DecArt/Alvaro Cortes

DecArt, a talented ten-piece ensemble of young London-based musicians, rounded off Trinity Laban’s wonderful 2015 season of free lunchtime concerts at St Alfege in Greenwich with a programme which had at its core a dynamic, uncompromising, challenging but rather short new work by 28-year-old Spanish composer Alvaro Cortes. It was hugely enjoyable – but I think the decision to sandwich it between two magnificent pieces by Mozart meant that it was somewhat overpowered. Still, I’m looking forward to catching DecArt the next time they venture south of the river.



Laura Jurd

Jazz trumpeter Laura Jurd was in sensational form when she played a gig at Oliver’s in Greenwich with her band Dinosaur (an ironic name given that the quartet are all in their early 20s) and her special guest, sax virtuoso Mark Lockheart. The highlights of a memorable night were an amazing take on the Christmas carol In The Bleak Midwinter, the beautiful wintry anthem Hardanger and (my favourite) Jurd’s composition Sebswing, which not only showed off her own extraordinary writing and playing skills but also spotlighted her ridiculously talented bandmates – drummer Corrie Dick, bassist Conor Chaplin and keyboardist  Elliot Galvin – as they brilliantly navigated the tune’s intricate score and helped to make the whole more than the sum of its very considerable parts. Jurd is undoubtedly one of the rising stars of contemporary music and this concert – to raise funds for refugees held in Calais – underlined why. If you’ve never seen her before, do something about it immediately.

Artist & Empire

There’s a serious problem with this exhibition at Tate Britain – and it’s not the politics. Yes, there is some hideous imperialist propaganda on show and, yes, some of the artefacts were almost certainly looted. But what finally does for this display of four centuries of colonialism is the paucity of artistic accomplishment. Six rooms containing at least 100 exhibits – including works by such luminaries as Van Dyck and Reynolds – manage only three masterpieces between them: an amazing William Blake vision of Nelson confounding Leviathan, a wondrous portrait of TE Lawrence by Augustus John and, best of all (and the last picture in the show) a 2009 mixed-media poster by the Singh Twins entitled enTWINed. It’s almost worth the entrance fee just to see those three.


Martin Carthy

Just before he played at a wassail night in south-east London, I asked Martin Carthy whether he is currently on tour. He looked at me with a surprised smile and said: “I’m always touring.” For a man in his 70s he has amazing energy – and his musicianship is as magnificent as ever. In a one-hour set at Charlton House he showed off his unique guitar-playing style – percussive and minimalist yet laidback and melodious – and sang a programme of songs dating back centuries, including The Devil And The Feathery Wife, the wonderfully bawdy Tailor’s Britches and The Downfall Of Paris. He finished off with a brilliant take on the theme from The Third Man. But there’s no doubt he’s Number One.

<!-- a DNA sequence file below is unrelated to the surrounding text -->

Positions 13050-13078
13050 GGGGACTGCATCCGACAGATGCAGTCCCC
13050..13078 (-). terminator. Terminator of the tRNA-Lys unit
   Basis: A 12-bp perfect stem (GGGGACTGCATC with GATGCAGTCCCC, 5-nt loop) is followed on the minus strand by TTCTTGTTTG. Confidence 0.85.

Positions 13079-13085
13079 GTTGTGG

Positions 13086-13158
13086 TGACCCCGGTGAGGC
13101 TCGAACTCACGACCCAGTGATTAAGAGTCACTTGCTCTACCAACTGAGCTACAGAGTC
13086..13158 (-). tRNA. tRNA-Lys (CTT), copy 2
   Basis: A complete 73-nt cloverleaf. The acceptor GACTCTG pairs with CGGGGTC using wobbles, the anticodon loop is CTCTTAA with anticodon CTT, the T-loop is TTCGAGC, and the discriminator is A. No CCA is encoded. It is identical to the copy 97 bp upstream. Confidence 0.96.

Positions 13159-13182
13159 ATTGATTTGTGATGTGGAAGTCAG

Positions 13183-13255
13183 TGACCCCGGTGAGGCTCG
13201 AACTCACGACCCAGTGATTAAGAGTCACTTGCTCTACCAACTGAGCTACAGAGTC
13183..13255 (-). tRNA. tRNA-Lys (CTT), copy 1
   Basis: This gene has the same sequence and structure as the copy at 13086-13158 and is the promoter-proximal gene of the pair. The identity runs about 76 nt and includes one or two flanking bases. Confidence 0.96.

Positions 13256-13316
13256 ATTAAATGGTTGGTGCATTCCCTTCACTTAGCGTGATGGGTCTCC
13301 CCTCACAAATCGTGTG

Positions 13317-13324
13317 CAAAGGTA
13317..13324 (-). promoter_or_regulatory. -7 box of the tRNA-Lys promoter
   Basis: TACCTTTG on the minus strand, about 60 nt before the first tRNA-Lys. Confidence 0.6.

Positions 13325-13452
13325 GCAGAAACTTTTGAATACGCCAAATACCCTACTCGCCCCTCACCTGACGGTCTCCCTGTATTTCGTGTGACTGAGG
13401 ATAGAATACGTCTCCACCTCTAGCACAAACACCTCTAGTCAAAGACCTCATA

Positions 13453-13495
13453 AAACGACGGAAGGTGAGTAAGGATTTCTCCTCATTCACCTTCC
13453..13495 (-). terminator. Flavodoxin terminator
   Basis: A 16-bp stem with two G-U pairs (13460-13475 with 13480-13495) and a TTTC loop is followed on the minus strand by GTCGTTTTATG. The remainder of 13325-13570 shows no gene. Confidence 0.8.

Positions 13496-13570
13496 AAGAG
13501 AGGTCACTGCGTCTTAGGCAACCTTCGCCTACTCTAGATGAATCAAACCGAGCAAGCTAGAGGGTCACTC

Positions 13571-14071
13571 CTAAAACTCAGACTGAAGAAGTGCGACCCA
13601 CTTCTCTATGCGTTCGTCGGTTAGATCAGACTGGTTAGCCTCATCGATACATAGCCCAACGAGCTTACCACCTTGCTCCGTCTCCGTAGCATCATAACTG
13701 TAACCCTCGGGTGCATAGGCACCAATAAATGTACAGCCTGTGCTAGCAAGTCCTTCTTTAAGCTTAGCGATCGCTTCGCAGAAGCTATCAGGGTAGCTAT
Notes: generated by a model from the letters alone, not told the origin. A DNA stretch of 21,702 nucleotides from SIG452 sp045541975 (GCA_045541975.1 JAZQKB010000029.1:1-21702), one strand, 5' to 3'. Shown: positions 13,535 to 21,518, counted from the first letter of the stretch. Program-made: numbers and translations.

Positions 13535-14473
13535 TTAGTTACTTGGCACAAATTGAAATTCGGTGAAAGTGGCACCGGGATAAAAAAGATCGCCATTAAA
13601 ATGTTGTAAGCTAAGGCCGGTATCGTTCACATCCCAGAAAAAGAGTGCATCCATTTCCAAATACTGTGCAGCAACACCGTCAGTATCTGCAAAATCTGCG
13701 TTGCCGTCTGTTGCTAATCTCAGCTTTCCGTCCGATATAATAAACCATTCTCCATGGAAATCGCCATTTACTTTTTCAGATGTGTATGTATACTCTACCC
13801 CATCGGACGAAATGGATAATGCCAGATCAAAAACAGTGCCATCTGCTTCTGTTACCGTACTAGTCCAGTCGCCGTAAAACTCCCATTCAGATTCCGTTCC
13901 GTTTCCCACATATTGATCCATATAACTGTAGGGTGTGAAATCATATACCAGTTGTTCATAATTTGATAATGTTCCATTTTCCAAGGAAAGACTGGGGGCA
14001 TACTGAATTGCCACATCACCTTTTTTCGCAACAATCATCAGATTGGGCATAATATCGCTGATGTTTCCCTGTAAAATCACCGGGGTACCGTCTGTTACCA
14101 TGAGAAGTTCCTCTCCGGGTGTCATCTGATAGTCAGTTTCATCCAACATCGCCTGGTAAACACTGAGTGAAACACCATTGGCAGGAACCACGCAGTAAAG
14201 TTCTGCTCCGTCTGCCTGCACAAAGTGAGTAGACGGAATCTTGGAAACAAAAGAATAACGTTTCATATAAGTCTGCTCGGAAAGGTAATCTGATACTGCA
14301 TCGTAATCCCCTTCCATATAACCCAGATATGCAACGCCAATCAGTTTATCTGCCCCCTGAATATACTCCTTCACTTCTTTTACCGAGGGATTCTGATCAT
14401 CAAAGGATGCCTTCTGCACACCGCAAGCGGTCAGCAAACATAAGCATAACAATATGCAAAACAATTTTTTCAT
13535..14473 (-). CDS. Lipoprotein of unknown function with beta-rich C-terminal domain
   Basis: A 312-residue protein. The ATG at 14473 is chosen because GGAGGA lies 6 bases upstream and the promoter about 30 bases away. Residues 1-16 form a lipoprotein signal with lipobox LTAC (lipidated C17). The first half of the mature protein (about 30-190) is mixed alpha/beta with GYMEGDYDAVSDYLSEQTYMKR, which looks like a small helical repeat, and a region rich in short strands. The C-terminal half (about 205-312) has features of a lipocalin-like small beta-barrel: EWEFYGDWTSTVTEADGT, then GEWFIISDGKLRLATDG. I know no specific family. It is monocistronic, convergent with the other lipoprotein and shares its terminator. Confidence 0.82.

Film: Frank Auerbach

I went to the premiere at Tate Britain of the film Frank, a portrait of Britain’s greatest living artist (and famously publicity-shy) painter Frank Auerbach by his documentary-maker son Jake. It offered a unique insight into the artist’s working life and was followed by a question-and-answer session with Jake, who responded to several of the enquiries by saying he could not answer for his dad and insisting he knew no more than those who had just seen the film. Rather brilliantly, however, Auerbach Snr – who could have answered all the questions in mesmerising detail – was sitting inconspicuously in the auditorium listening to and watching everything that was going on. It was a rather wonderful example of the truth behind Edgar Allen Poe’s story, The Purloined Letter. Nothing is so invisible as when it’s in plain view…

Gen Li/Naufal Mukumi

Two Trinity Laban graduates played piano works of extraordinarily contrasting styles at St Alfege, Greenwich. Li gave us a programme of Bach, Scarlatti and Chopin before bringing tears to my eyes with his delicate, elegant rendition of Debussy’s lovely Images, Book 2. Mukumi then took over the stool and gave an exhibition of thunderous, almost violent, musicianship in an exhilarating half-hour than included Beethoven’s Appassionata and ended with Balakiriev’s Islamey. An astonishing concert.

Grayson Perry

I was returning from a fascinating weekend visit to a group of enthusiasts in Harwich who are building a replica of the Mayflower to sail it to America to mark the 400th anniversary of the Pilgrim Fathers’ 1620 voyage ( when I stumbled across Grayson Perry’s A House For Essex at Wrabness. I’d seen it before on TV but it’s even more astounding in the flesh with its extraordinary design and gorgeous setting on a hillside overlooking the Stour estuary. Sadly, unable to look round inside because it is rented out but what a piece of architectural art…